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Job Creation in Fragile States - Lessons from Yemen

Abdullah Al-Dailami's picture

Abdullah Al-Dailami is Acting Managing Director of the Social Fund for Development in Yemen.

In this blog on creating jobs and expanding social protection in post-conflict and fragile states, we focus in on the Middle East — specifically Yemen. As is the case in sub-Saharan Africa (see previous blog on Liberia and the Democratic Republic of Congo), here, too, fragile states must contend with high youth unemployment, scarce formal sector jobs, weak institutions, and a lack of social protection, on top of the loss of lives, assets, education, and disruption from the conflict itself.

Morning assembly at Shaheed Mohamed Motaher Zaid School, Sana'a, which received funds from Yemen's Social Fund for Development. Photo: Dana Smillie / World Bank

The JKP recently spoke with Abdullah Al-Dailami, Acting Managing Director of the Social Fund for Development (SFD), which was begun in the late 1990s to improve access to basic social services for the poorest. He says that a major emphasis now is providing access to financial and non-financial services to help people engage in self-employment. Major programs center on creating labor intensive works (such as on infrastructure), encouraging the private sector to engage in micro lending, and exploring a greater use of new technology (such as for mobile banking and electronic money transfers).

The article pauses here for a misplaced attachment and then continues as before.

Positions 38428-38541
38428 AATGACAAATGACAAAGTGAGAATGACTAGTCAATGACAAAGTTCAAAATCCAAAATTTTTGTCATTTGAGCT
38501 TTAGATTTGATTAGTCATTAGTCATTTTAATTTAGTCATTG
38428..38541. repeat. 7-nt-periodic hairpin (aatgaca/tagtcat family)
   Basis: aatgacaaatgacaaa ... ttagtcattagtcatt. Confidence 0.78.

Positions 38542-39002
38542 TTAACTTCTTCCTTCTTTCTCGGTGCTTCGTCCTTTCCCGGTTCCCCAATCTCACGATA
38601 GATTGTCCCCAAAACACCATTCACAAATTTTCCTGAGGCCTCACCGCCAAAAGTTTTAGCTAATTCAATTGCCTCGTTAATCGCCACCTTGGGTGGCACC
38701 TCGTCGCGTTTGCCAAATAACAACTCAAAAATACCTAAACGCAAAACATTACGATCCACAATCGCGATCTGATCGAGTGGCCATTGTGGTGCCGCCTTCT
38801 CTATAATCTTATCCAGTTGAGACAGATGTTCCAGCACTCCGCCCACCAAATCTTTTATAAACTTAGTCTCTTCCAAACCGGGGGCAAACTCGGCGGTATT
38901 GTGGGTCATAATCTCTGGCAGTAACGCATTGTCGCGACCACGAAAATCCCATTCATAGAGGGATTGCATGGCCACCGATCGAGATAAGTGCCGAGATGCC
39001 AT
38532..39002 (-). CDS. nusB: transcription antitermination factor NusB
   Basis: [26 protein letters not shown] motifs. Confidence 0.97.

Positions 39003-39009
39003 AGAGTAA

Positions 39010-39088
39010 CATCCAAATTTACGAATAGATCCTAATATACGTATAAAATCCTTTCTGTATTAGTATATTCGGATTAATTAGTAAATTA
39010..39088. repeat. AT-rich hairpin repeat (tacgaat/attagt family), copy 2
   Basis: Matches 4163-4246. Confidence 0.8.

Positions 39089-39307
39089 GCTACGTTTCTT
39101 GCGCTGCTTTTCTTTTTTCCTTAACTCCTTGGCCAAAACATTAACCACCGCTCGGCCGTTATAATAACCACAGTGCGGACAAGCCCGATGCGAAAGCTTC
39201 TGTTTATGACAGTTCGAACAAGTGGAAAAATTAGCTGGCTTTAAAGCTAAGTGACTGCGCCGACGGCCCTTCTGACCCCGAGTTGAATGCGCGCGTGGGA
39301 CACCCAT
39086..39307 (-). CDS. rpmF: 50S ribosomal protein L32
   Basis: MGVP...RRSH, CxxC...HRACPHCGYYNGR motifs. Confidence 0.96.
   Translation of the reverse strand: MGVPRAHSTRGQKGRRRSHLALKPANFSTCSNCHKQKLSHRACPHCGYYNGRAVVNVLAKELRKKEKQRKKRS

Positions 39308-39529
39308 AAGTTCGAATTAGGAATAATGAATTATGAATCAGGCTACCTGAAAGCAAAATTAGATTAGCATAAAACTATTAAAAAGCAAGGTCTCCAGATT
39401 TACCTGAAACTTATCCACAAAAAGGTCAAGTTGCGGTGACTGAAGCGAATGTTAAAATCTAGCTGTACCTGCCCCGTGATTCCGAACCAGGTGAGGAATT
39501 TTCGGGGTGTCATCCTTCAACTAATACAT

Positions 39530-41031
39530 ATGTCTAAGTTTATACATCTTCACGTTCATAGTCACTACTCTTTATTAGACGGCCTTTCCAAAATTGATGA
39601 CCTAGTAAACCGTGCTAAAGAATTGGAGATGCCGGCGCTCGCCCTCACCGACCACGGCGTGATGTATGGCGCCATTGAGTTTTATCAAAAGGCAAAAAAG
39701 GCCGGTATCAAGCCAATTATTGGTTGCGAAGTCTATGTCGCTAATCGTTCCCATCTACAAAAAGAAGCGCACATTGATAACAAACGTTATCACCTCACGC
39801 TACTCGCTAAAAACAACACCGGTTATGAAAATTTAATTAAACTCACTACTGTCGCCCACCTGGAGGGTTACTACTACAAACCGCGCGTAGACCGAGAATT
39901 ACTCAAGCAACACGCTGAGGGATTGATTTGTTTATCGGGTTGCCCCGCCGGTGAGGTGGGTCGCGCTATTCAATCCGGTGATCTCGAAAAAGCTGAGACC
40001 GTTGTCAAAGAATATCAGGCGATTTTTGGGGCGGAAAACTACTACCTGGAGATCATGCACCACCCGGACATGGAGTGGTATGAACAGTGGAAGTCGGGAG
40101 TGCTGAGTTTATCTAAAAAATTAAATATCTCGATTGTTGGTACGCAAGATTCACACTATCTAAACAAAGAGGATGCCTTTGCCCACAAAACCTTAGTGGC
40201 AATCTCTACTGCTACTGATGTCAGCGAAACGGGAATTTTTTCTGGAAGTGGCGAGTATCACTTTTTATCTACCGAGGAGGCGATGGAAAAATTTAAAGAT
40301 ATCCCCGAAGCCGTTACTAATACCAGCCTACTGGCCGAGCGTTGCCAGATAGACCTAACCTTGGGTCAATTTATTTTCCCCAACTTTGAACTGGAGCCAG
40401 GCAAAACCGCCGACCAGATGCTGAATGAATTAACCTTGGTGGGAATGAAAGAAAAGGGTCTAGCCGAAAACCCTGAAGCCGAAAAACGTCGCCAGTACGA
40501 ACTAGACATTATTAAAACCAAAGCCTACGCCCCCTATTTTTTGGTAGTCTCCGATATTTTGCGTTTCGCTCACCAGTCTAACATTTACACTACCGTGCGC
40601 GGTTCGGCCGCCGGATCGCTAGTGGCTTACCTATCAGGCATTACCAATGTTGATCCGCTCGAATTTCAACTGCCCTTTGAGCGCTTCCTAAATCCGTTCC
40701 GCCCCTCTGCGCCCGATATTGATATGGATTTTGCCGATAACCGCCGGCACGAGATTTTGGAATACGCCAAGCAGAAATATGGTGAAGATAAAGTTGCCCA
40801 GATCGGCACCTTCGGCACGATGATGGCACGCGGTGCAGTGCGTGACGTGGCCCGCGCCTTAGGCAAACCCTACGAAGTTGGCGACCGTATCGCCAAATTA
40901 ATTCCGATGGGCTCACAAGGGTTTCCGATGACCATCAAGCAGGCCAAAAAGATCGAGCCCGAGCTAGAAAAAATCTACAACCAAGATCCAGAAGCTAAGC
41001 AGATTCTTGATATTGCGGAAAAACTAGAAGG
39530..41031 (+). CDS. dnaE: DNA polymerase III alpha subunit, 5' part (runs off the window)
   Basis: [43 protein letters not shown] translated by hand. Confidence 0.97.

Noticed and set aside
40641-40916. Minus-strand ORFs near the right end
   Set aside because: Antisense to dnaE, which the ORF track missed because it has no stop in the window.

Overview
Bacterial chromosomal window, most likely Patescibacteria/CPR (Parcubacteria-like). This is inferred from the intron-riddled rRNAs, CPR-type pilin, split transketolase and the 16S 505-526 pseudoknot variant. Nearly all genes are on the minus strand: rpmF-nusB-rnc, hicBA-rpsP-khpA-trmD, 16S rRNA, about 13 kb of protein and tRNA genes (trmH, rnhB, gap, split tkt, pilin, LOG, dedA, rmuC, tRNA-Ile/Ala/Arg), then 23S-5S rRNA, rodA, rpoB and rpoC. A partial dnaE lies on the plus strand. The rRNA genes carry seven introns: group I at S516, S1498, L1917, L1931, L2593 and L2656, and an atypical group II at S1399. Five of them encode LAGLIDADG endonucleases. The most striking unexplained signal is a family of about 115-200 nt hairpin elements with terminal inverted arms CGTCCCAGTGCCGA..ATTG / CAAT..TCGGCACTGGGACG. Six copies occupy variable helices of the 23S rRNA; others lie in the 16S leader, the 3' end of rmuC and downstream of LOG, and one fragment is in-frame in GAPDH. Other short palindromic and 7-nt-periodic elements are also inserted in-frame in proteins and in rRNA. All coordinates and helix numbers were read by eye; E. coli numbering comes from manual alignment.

This post was first published on the Jobs Knowledge Platform.

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